REVIEW: Bullet Catch

Rob Drummond’s show turned out to be less of a straightforward magic show, and more of a synthesis of magic show, deadpan comedy routine, and one-man stage play. The performance contained a nice mix of stunts that were outright theatrical, and stunts that played with the mind. All the while, listening to Drummond’s Scottish accent was much more soothing to the ears compared to a previous week of listening to various professors lecture.

Right at the beginning, Drummond picks a volunteer from the audience, and so for the next hour and fifteen minutes, the stage is shared by two people. As he explains, his volunteers are never picked on and paraded in front of the audience to be laughed at—these volunteers are there to build a relationship. Our volunteer, Alexis, aided Drummond with each of his tricks, read snippets of writing, and warmed the room with her laughter. Each trick told us new information about her, so that by the time she had to shoot at Drummond, we had a relationship with her that was almost as close as our relationship with Drummond.

Seeing the tricks themselves was like being a child again. Drummond took a hammer to a beer bottle and smashed it in half; then he took the top half and made it disappear inside one of four paper bags. After moving them to his chest of tricks and mixing them up, he smashed them, one by one, with his hand at Alexis’ (the volunteer) request. Somehow she narrowed it down so that the final bag was the one with the bottle. Mind blown.

In another trick, Drummond gave Alexis a choice of seven cards: each with a different desire such as travel, career, money, or sex. Through a series of questions and answers, he asked her to think of a memory and a person involved, and made his guesses by writing on sheets of paper. Drummond guessed the day she was thinking of (almost exactly), the name of the boy she danced with, and the card she picked (sex). Again, mind blown.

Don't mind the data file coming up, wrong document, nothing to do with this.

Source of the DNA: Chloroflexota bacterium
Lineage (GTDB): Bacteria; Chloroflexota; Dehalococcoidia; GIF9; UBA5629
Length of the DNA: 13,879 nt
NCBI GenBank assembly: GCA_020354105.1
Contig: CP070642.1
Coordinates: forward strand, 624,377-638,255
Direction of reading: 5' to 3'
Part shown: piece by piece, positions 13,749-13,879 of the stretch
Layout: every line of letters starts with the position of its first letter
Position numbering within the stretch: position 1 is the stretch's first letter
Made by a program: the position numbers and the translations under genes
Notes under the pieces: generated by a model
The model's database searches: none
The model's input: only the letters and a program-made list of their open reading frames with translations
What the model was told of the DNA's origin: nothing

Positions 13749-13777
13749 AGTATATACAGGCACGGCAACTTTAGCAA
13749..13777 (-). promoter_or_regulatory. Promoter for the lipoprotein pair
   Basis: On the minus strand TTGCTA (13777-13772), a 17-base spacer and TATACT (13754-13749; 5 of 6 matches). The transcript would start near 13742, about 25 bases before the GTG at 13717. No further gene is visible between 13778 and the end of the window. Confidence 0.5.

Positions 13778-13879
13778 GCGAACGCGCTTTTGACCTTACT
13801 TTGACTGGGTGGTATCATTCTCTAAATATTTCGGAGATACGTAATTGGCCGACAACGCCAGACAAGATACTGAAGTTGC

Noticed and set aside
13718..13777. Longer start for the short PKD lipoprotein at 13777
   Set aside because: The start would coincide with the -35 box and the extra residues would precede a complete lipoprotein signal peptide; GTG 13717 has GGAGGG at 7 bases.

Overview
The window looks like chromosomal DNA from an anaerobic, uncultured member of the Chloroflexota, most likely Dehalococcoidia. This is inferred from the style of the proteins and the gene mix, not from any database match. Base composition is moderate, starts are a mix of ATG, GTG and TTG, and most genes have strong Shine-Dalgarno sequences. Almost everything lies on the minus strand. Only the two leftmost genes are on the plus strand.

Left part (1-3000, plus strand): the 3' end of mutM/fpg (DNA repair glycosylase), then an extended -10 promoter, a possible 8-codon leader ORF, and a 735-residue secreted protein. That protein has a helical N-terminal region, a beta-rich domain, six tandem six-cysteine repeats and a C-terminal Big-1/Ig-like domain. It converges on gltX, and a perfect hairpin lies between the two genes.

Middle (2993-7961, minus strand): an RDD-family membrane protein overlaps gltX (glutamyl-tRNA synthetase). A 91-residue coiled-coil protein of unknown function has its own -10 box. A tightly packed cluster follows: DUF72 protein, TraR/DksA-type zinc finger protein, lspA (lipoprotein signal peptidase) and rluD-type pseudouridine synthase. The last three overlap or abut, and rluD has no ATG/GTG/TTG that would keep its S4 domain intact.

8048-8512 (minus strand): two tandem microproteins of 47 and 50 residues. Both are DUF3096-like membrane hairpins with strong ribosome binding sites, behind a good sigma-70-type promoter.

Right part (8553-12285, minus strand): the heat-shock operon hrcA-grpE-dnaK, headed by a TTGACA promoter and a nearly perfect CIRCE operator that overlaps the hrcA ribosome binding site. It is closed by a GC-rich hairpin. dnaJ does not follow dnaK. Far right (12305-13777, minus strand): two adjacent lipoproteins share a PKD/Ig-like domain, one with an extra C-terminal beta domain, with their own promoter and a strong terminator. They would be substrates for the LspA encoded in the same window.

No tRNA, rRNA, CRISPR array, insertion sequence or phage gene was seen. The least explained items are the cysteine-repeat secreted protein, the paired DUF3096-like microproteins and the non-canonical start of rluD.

At one point during the show, Drummond performed a trick with his assistant, and at its conclusion he asked the audience if we wanted to see how it was performed. Those that wanted it to remain a mystery were asked to close their eyes, while the curious ones kept their eyes open. I won’t spoil anything, but I do wish I had kept my eyes shut to preserve the magic. Unfortunately (or not), Drummond never reveals how he does the bullet catch, and that alone preserves the magical aura of the performance.

Throughout the performance, Drummond presented a story of another magician who was shot and killed accidentally by a performer. I checked online and I don’t believe the magician actually existed, so as far as I can tell the entire thing is Drummond’s (inspired) work. The shocked volunteer questions himself and what could have gone wrong, and only at the end does he realize that the magician WANTED to die. Before the finale, Drummond ties this all together by stating that in a world of nihilism and existential questioning, we have to have something in our lives to make it all worth it. He answers this question by asserting that the answer is the people around us.

Not necessarily a magic show, Rob Drummond’s Bullet Catch was a fantastic show and one of the best I have attended in and around Ann Arbor. Few people have the opportunity to see a bullet shatter a plate, and then watch as the same bullet is caught by a human being.

Rob Drummond's Bullet Catch
Rob Drummond’s Bullet Catch

Phillip Wachowiak

I am a graduate student studying physiology. In addition to science, I love to do things with cameras